Format

Send to

Choose Destination
Cancer Lett. 2016 Nov 1;382(1):127-136. doi: 10.1016/j.canlet.2016.01.035. Epub 2016 Jan 28.

Radiogenomics - current status, challenges and future directions.

Author information

1
Department of Oncology, Aarhus University Hospital, Denmark; Department of Experimental Clinical Oncology, Aarhus University Hospital, Denmark. Electronic address: nicolaj@oncology.au.dk.
2
Department of Experimental Clinical Oncology, Aarhus University Hospital, Denmark.

Abstract

Radiogenomics designates a scientific field that addresses possible associations between genetic germline alterations and normal tissue toxicity after radiotherapy. The ultimate aim of this research is to establish a gene-based predictive test for normal tissue radiosensitivity. During the last 5 years, substantial progress has been achieved in this field. Several compelling associations for SNPs have been demonstrated in large candidate gene studies as well as genome wide association studies. These findings shed new light on radiobiology and expand our understanding of the processes that lead to side effects after radiotherapy. Despite this, certain fundamental challenges still relate to genomic approaches. Based on the latest insights into complex trait genetics and molecular genetics, we provide an analysis of these challenges and propose putative strategies to further advance the field. These strategies include 'big data approaches' and collaborative research within international consortia. Furthermore, research that combines the study of radiation-induced gene expression and genome-wide SNP genotype may discover genetic alterations that regulate the biological response to ionizing radiation. Thus, such integrative approaches may lead to genetic alterations that affect risk of normal tissue toxicity.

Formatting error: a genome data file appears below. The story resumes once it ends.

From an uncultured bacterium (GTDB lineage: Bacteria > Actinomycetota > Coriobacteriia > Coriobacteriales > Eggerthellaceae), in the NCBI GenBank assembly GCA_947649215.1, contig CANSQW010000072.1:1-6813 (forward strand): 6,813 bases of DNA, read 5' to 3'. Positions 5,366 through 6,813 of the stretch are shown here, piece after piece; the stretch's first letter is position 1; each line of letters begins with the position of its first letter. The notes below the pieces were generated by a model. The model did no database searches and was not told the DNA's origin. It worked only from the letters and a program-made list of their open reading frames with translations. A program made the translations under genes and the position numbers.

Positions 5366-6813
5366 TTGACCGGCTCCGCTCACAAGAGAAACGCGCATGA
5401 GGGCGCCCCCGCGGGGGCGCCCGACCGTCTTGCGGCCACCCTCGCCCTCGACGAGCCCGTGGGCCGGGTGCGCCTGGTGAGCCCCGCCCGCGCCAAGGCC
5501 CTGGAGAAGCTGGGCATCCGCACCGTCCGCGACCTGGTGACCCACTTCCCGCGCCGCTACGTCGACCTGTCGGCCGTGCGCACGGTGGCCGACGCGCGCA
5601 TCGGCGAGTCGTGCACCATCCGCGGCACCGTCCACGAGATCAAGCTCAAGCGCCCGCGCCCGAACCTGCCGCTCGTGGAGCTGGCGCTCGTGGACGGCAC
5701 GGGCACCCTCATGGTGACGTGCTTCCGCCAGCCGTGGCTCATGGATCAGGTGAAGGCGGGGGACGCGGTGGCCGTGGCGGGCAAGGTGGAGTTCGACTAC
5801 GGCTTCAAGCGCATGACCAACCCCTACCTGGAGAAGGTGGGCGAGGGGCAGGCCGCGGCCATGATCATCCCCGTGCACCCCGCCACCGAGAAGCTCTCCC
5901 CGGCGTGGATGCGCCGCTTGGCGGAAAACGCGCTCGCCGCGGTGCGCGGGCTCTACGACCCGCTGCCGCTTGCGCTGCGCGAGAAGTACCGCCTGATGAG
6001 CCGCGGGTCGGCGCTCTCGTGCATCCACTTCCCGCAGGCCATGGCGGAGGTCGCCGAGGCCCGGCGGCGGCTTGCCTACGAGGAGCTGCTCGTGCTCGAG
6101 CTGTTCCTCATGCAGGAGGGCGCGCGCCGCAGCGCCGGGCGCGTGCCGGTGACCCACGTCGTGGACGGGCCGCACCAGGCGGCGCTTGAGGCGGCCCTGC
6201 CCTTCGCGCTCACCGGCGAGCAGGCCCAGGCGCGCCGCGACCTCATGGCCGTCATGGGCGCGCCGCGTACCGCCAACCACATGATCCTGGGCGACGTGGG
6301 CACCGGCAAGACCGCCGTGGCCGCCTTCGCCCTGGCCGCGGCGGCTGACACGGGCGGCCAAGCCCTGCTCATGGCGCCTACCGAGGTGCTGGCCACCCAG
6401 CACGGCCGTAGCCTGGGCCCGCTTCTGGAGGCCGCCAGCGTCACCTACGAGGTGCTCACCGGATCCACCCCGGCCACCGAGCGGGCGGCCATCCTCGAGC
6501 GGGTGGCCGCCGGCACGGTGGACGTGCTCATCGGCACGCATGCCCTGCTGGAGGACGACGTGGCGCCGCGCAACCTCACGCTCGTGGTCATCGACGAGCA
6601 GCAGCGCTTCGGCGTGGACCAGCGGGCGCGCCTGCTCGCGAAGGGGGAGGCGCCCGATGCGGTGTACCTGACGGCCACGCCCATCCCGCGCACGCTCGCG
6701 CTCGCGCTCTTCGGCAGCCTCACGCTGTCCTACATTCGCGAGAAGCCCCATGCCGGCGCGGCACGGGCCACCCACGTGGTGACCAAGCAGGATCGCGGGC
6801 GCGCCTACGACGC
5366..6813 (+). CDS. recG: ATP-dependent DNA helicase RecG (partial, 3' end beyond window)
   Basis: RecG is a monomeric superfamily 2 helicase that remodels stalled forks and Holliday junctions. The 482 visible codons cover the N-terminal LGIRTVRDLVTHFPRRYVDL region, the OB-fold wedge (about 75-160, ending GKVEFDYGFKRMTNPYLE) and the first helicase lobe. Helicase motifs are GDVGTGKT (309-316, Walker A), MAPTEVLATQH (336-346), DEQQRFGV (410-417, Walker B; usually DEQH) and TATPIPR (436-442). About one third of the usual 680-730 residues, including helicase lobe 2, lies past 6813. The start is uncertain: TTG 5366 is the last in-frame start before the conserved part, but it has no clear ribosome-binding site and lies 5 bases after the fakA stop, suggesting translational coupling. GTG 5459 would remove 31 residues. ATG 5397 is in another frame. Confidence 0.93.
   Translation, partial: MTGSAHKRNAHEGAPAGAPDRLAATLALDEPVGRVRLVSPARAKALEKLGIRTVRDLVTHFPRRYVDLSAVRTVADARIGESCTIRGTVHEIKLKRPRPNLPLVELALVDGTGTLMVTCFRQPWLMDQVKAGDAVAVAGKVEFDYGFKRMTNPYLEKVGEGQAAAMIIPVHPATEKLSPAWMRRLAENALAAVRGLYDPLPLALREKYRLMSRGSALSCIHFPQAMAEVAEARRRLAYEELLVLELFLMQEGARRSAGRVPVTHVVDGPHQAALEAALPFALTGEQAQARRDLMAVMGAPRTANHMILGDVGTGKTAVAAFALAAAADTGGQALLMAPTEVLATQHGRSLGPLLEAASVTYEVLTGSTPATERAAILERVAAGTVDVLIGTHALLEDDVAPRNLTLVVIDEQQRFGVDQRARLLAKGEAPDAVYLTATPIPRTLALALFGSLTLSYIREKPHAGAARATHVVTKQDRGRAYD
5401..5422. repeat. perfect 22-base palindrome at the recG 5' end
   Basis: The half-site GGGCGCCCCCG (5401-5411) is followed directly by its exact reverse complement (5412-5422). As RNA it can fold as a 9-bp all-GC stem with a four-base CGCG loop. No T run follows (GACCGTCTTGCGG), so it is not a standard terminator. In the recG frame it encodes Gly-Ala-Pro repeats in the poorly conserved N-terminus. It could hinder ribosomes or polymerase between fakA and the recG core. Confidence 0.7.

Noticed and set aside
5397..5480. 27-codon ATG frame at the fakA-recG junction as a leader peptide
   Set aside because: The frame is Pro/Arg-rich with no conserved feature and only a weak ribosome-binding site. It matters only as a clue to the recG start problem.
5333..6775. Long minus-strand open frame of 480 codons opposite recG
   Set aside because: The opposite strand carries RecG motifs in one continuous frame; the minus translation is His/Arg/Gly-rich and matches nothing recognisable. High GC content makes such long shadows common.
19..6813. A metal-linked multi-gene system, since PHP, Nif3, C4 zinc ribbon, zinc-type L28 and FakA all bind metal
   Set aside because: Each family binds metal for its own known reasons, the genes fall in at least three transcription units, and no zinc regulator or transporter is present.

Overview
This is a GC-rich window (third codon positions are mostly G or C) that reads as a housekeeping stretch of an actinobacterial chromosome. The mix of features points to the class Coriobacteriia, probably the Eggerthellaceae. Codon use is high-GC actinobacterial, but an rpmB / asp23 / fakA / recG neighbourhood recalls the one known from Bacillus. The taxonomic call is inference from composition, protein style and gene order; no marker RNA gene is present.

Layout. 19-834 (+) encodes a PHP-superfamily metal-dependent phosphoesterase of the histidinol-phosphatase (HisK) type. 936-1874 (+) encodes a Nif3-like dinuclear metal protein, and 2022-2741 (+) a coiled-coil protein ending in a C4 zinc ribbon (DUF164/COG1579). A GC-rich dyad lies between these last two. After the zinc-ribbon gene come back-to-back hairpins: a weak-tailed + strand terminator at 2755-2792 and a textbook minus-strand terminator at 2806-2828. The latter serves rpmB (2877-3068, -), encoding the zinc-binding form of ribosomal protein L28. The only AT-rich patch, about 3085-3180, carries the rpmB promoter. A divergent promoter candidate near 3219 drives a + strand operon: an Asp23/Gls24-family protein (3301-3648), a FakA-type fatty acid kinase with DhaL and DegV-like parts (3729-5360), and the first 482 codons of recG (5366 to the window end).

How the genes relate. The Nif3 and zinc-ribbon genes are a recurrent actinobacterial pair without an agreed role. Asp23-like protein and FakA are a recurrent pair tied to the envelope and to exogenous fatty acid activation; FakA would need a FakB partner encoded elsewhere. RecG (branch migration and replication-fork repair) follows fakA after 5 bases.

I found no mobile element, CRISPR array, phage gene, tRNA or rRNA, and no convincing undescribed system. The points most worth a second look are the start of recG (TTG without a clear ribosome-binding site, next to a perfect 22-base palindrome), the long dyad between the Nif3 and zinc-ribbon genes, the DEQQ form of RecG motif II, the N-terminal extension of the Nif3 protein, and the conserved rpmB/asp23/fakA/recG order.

KEYWORDS:

Complex trait; Expression quantitative trait loci; Normal tissue toxicity; Predictive assay; Radiosensitivity; SNP

PMID:
26828014
DOI:
10.1016/j.canlet.2016.01.035
[Indexed for MEDLINE]

Supplemental Content

Full text links

Icon for Elsevier Science
Loading ...
Support Center